As a result of the Torrijos-Carter Treaty dated September 7, 1977, the former Panama Canal Zone was turned over to Panamanian jurisdiction. The relinquishment of jurisdiction became effective midday December 31, 1999.
Panama was interested in converting several U.S. military bases into private industrial parks similar to the ones in the Philippines Islands. Panamanian delegations were sent to the Philippines to see how Subic Bay Naval Base and Clark Air Force Base were converted into civil investments projects after DOD officially shuttered the facilities in 1991 and 1992. Following its closure in 1992, both bases were transformed into huge free port zones by the Philippine government.
The only active U.S. military operation in the Philippines has been a U.S. special-operations task force supporting Filipino forces in their ongoing campaign against Abu Sayyaf and other Muslim extremist groups in the southern part of the country. I understand that the United States military is again welcome to use Subic Bay and the sprawling Clark Air Base, two decades after the installations were abandoned due to political friction with Manila.
Philippine Defense Undersecretary Honorio Azcueta said U.S. troops, ships and aircraft can make use of the old bases, as long as prior approval is granted by the government. The United States had key bases in the Philippines for decades after World War II, but relations broke down in the early 1990s, and the facilities were returned.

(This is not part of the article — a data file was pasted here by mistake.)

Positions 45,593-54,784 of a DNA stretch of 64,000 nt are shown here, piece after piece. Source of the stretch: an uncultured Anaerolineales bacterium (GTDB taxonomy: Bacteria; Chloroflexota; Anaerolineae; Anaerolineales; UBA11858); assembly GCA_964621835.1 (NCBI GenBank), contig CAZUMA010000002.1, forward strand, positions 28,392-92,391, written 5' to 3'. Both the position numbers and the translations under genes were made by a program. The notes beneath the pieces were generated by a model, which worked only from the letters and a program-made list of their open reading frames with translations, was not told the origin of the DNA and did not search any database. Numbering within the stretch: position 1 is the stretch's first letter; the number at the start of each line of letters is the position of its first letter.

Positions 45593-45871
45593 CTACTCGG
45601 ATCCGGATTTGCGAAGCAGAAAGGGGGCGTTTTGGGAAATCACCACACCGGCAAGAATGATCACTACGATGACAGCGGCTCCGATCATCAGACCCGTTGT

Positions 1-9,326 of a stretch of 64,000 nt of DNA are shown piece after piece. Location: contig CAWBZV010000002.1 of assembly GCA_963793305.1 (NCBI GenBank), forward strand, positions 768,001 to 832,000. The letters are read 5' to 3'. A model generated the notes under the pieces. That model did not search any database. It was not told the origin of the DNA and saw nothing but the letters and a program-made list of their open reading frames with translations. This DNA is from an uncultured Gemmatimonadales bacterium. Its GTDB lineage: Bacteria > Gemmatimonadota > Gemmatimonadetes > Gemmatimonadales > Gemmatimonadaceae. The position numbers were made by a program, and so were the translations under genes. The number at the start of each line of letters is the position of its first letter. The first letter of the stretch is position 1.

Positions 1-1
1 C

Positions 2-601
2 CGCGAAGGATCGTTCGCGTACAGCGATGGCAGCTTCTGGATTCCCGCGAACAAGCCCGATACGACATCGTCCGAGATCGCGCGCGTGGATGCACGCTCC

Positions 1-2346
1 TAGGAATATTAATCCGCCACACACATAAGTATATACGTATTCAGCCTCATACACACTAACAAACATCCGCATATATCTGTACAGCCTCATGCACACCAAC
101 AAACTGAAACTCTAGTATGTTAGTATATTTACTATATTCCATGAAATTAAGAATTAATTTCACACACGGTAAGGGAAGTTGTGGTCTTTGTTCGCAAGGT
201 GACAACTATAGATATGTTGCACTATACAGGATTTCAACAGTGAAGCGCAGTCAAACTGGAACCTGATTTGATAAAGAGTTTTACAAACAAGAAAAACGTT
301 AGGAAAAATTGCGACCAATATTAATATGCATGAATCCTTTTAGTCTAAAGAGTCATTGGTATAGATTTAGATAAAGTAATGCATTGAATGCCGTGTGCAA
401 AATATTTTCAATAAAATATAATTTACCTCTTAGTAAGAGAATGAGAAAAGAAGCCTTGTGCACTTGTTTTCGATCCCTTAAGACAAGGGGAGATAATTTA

We were interested in alluring credit unions to become part of the free port zones in Fort Clayton and Howard Air Force Base. These sites had high technological infrastructure; specially fiber optics and a first class landing strip in Howard for large planes. To carry out this goal I traveled to Puerto Plata in Argentina to discuss our conversion program with Latin American credit unions members of the Organization of American Credit Unions—OCA (Organización de Cooperativas de América).
I traveled to Argentina as Deputy Vice-Minister of Economics and Planning representing the Republic of Panama. My briefcase was loaded with valuable presentations to explain the advantages of investing in Panama. It was a slow process, but I’m happy to say that at present times, both military bases have been successfully transformed into strategic private investments free zones.
When the expansion of the Panama Canal is accomplished sometime in 2015 to accommodate Post-Panamax vessels, the Isthmus of Panama will consolidate its strategic commercial position. Panama will become the commercial hub of the Americas receiving air and maritime traffic from all over the world. We expect to become the next Singapore of Latin-America.
Below are some pictures of my trip to Puerto Plata in Argentina in 1992. As I’ve said before, 1990-1995 were the most productive years of my professional life. I wished I were granted more time to fulfill other significant projects planned by the Endara Administration. There was so much to be done during the reconstruction period after the downfall of the military regime in 1989. However, there’s no use crying over spilled milk. What happened, happened.